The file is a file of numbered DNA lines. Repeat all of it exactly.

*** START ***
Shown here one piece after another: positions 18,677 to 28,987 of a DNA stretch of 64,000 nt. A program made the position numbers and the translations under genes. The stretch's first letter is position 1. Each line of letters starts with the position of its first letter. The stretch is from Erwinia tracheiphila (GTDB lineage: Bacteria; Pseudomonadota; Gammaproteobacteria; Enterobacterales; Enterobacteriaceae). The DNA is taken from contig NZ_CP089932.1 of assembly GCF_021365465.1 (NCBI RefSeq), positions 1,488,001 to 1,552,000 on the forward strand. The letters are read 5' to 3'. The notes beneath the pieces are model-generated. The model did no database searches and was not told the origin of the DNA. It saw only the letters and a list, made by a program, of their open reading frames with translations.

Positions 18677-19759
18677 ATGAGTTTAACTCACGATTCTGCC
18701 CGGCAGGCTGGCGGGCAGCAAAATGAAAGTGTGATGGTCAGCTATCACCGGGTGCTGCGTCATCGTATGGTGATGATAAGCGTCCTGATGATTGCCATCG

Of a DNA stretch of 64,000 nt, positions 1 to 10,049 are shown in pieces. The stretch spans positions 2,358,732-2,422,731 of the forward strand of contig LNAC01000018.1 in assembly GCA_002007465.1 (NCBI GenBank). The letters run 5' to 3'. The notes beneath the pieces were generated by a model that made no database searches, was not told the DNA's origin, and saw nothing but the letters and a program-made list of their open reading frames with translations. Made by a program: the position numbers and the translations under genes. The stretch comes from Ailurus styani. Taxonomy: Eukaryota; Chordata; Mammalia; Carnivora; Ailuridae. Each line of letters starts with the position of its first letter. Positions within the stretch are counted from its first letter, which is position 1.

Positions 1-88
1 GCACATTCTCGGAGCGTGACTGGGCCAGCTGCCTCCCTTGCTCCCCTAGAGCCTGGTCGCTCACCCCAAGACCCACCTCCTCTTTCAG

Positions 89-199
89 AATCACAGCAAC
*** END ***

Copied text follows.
Shown here one piece after another: positions 18,677 to 28,987 of a DNA stretch of 64,000 nt. A program made the position numbers and the translations under genes. The stretch's first letter is position 1. Each line of letters starts with the position of its first letter. The stretch is from Erwinia tracheiphila (GTDB lineage: Bacteria; Pseudomonadota; Gammaproteobacteria; Enterobacterales; Enterobacteriaceae). The DNA is taken from contig NZ_CP089932.1 of assembly GCF_021365465.1 (NCBI RefSeq), positions 1,488,001 to 1,552,000 on the forward strand. The letters are read 5' to 3'. The notes beneath the pieces are model-generated. The model did no database searches and was not told the origin of the DNA. It saw only the letters and a list, made by a program, of their open reading frames with translations.

Positions 18677-19759
18677 ATGAGTTTAACTCACGATTCTGCC
18701 CGGCAGGCTGGCGGGCAGCAAAATGAAAGTGTGATGGTCAGCTATCACCGGGTGCTGCGTCATCGTATGGTGATGATAAGCGTCCTGATGATTGCCATCG

Of a DNA stretch of 64,000 nt, positions 1 to 10,049 are shown in pieces. The stretch spans positions 2,358,732-2,422,731 of the forward strand of contig LNAC01000018.1 in assembly GCA_002007465.1 (NCBI GenBank). The letters run 5' to 3'. The notes beneath the pieces were generated by a model that made no database searches, was not told the DNA's origin, and saw nothing but the letters and a program-made list of their open reading frames with translations. Made by a program: the position numbers and the translations under genes. The stretch comes from Ailurus styani. Taxonomy: Eukaryota; Chordata; Mammalia; Carnivora; Ailuridae. Each line of letters starts with the position of its first letter. Positions within the stretch are counted from its first letter, which is position 1.

Positions 1-88
1 GCACATTCTCGGAGCGTGACTGGGCCAGCTGCCTCCCTTGCTCCCCTAGAGCCTGGTCGCTCACCCCAAGACCCACCTCCTCTTTCAG

Positions 89-199
89 AATCACAGCAAC